Conservation Medicine is a multidisciplinary field that studies the pathogenic relationships between humans, animals and ecosystems by developing and implementing health management practices, policies and programmes. Its ultimate goal is to promote human and animal health by maintaining a suitable environmental balance.
Veterinarians, physicians, ecologists, biologists and conservation professionals work together to support and develop research and educational programmes focused on interspecies disease transmission and the influence of abiotic factors on species susceptibility to pathogens.
To find out more about this new field, please click on the following links
The University of Edinburgh
Aguirre, A.A., Ostfeld, R.S., Tabor, G.M., House, C., Pearl, M.C. (2002). Conservation
Medicine: Ecological Health in Practice. New York, Oxford University Press. ISBN-10: 0195150937
Aguirre, A.A., Ostfeld, R.S., Daszak (2012). New Directions in Conservation Medicine: Applied Cases of Ecological Health. Oxford University Press. ISBN-10: 0199731470
Macdonald, M., Service, K. (2007). Key Topics in Conservation Biology. Blackwell Publications, Oxford. ISBN-10: 1405122498
Boasting an extensive knowledge in the field of veterinary medicine, acquired over more than 17 years of caring for its animal collection and sharing ideas with other entities operating in this field, the Oceanário de Lisboa develops, coordinates and participates in several in situ, ex situ and sorta situ studies focused on conservation medicine.
Moreover, the Oceanário de Lisboa seeks to introduce conservation medicine issues into the conservation projects it sponsors, by providing training on pathogen screening techniques and medical procedures, as well as habitat use and species distribution studies.
Read more about the efforts undertaken by the Oceanário de Lisboa within the field of conservation medicine:
SADA Programme on the Príncipe Island
A multidisciplinary team was formed within the scope of this project for the purpose of studying sea turtle populations in the area and investigating a disease occurring worldwide, fibropapillomatosis.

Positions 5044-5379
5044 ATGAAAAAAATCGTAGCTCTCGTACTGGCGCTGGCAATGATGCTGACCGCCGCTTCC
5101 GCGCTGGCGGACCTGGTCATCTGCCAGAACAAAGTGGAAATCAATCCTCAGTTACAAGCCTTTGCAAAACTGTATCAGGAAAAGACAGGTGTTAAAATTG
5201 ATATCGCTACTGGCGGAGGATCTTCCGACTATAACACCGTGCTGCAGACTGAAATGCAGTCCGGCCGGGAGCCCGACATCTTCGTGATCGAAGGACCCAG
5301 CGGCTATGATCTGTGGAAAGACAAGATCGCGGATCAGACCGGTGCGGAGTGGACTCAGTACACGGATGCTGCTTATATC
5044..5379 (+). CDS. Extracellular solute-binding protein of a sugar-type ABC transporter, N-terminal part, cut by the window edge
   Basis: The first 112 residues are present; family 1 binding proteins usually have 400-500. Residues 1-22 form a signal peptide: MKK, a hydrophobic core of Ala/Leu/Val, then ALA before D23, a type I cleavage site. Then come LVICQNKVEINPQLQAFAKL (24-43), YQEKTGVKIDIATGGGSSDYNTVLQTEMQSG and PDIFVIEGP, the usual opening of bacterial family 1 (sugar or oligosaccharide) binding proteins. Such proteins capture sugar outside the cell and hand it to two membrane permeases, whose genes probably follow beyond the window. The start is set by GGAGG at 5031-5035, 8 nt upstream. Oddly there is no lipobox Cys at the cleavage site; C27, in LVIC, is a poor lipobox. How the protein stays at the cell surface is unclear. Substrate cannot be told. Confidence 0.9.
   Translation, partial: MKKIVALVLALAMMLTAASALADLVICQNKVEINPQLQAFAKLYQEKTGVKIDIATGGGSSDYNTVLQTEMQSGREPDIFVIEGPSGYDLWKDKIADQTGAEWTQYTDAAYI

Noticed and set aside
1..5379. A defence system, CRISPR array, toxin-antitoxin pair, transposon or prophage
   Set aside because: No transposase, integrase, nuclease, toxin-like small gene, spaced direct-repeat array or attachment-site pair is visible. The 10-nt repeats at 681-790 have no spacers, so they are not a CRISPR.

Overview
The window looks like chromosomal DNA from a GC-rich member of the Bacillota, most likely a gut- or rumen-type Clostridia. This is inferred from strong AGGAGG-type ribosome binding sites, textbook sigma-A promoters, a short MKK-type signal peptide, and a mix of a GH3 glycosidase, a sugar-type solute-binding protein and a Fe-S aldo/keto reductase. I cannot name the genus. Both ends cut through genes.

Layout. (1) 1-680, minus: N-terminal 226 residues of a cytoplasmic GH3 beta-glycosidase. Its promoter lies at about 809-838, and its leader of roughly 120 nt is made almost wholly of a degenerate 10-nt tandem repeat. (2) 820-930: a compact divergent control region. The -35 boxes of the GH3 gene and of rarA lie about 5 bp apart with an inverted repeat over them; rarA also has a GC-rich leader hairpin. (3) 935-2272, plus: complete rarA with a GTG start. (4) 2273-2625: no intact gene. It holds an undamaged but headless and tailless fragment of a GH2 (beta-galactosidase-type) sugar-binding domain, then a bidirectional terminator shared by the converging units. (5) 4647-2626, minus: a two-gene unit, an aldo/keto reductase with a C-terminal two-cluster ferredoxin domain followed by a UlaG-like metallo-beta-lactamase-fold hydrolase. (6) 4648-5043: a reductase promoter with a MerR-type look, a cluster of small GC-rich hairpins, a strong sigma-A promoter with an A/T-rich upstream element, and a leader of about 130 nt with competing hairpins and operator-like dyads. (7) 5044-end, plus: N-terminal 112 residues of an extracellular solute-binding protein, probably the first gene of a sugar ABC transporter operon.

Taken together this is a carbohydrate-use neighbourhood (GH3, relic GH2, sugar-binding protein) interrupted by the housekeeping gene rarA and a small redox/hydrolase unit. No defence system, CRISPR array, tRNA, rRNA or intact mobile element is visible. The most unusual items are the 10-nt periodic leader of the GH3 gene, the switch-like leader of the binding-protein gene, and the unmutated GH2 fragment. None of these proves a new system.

Despite the large number of parasites, symbionts and diseases affecting sea turtles, nothing causes as much concern as fibropapillomatosis, a disease that is posing an increasing threat to the survival of this species. Fibropapillomatosis is a potentially fatal infectious disease associated with a virus (Herpes virus) that causes the growth of tumours on the skin. These tumours are mostly found on soft tissue areas, particularly the fore flippers, eyes and neck.
The project team, which includes the Oceanário’s veterinary physician and scientists specialised in the fields of virology, anatomical pathology and bacteriology, has designed protocols for the description and documentation of lesions, as well as the collection and storage of samples to be subsequently analysed in Portugal. Part of the samples collected were used in a project developed by the University of Puerto Rico.
Scientific publications resulting from this project
First histological and virological report of Fibropapilloma associated with Herpesvirus in Chelonia mydas at Príncipe Island, West Africa
Sunfish (Mola mola) behaviour, predator-prey interactions and interactions with fishing activities
Oceanário de Lisboa played a key role in this project by providing advice concerning the use of external telemetric devices to study this species.
Moreover, Oceanário de Lisboa stressed the importance of studying the bacterial flora of captured specimens, thus allowing for conservation medicine issues to be addressed. The first specimens have been captured and are currently undergoing analysis.
Environmental health project focused on Portuguese amphibian and reptile species
Oceanário de Lisboa participates in this project, which is coordinated by the Portuguese Herpetological Association, by designing sample collection, pathogen screening and contaminated waste treatment protocols.